Going over character creation and the rules there a few elements common to games that are conspicuous in their absence. In a game that echoes the tone of World of Darkness to a pitch perfect degree, there is no option for characters to take perks or flaws. Similarly, you won't find anything like feats or talents available to characters. This isn't so bad as I had initially thought, as the breadth of available powers are enough to keep track of on a character sheet, and the skill focus system covers what a lot feats would do anyhow. It's hard to criticize a game for things it did not include, but one that is sorely missing is a set of chase rules. A significant portion of the game revolves around being on the run from the law, I'd like more mechanic support for all that running.

Combat is where things get a touch more complicated. Initiative is an independent track that starts at ten and counts down, players may not act until the track reaches the result of their initiative roll. Furthermore, on each count of initiative any character can do a simple action (talking, moving short distances and other similar minor actions) but can also do a number of complex actions (attacking or using powers) based on his or her reaction stat. This a bit more taxing on gamemasters than the standard everybody takes their turn model, but is fairly rewarding, adding a much more frantic pace where who goes first in a given phase is usually the player who can yell loudest.

The first thing that really sells this game is the psychic powers. Everything you'd really want from this genre is represented (telepathy, pyrokinesis, the ever-controversial techno-empathy) without any that stretch the constraints of the genre or feel out of place the way some psychic power supplements for other games. But there are a pair of mechanics that make this more than your basic spend points to throw powers magic system. One is that you can take damage on your stun track for more power points the other is that there's a chance that your could backfire and call up a crazy ectoplasmic monster bent on eating your face or a doppelganger of the player with an agenda of its own. The first adds a way for players to take a risk for more power, the second will give players pause before they try and solve all their problems with mind bullets.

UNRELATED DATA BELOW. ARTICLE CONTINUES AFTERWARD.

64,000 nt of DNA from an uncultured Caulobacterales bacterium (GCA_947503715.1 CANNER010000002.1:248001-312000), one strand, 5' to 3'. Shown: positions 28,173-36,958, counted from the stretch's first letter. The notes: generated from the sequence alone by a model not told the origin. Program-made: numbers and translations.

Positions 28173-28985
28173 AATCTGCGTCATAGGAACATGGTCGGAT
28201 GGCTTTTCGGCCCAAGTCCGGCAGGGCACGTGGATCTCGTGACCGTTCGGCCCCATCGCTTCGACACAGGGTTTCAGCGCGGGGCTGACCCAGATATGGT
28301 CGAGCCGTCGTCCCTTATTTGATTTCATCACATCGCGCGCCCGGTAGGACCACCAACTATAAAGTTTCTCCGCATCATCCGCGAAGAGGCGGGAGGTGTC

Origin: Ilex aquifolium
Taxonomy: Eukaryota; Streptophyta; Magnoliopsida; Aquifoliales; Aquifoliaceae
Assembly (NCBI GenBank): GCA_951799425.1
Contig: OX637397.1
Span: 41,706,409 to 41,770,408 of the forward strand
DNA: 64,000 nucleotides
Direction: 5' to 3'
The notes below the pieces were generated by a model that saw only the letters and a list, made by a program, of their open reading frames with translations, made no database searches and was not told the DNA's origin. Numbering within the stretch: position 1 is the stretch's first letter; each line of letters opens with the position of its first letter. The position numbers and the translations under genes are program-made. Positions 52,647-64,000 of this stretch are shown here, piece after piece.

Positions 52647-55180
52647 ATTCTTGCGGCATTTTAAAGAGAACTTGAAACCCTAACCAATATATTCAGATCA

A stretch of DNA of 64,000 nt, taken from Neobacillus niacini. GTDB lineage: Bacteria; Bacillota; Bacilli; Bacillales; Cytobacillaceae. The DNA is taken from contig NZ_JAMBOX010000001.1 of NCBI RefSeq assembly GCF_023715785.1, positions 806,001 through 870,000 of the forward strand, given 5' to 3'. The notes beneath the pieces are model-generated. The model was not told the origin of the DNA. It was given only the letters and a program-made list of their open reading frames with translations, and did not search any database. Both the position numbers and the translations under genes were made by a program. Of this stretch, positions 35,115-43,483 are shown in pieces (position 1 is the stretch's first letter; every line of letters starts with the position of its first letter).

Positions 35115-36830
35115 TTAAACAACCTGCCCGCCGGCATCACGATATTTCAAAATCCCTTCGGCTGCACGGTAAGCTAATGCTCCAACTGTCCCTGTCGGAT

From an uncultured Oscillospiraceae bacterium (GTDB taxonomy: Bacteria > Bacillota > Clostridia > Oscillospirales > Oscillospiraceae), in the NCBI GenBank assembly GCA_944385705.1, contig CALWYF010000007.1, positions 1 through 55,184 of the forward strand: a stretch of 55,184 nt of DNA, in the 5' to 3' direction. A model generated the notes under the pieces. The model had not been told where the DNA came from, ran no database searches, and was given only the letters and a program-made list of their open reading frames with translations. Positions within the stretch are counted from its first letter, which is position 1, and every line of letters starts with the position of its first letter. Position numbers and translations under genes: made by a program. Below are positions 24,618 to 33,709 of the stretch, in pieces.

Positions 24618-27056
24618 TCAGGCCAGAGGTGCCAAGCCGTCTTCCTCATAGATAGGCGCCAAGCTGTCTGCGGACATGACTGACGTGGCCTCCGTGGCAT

Cipher. The best aspect of the setting are the game's factions, although this section has some definite shades of White Wolf writing X-Men with a number of groups ringing true with ideals of various characters of the comic book franchise. You have Magneto style psionic-supremacists, but also more moderate types. The coolest group, however is a organization telepathically controlling important political and business figures in an attempt to bring psychics equality, a very neat take on ends justifying means. What reminds of White Wolf in this section is that each player is required to pick a group who's ideology is most aligned with their character, similar to Hunter: the Reckoning. The problem with that is that that doesnt totally fit with the types of stories the game wants you to tell, a lot of the session to session plot revolves around getting by without getting caught, ideological conflict doesn't come up that much when you’re ducking black helicopters. My personal favourite thing about the setting is the prophecy that all of the game's faction's agendas revolve around. A mysterious prophet foretold of three possible futures: two of which are very unpleasant for the psychics and one super happy best ending for everyone everywhere. Not only do I love prophecies of impending badness in my games, but the game actually supports play in those futures with added gear and powers to make it feel different from the main game, which is just great.

The text of the game does a good job of conveying the rules and the bits of fiction breaking up the chapters are a nice taste of setting, but both are marred with the occasional spelling or grammatical error. The art is good, nothing astounding, but it's well used and atmospheric. I re-iterate this is an indie product so I'm not too harsh on the art and content categories because of that. Also included is a short starter adventure that's as solid as the rest of the material in the book and a very comprehensive index of the book.

All in all, this is game with mechanics that are just barely average but with a great setting and an interesting power set that serves an underused genre. I'll recommend it for fans of the genre or any interest in looking into the work of an up and coming game design team.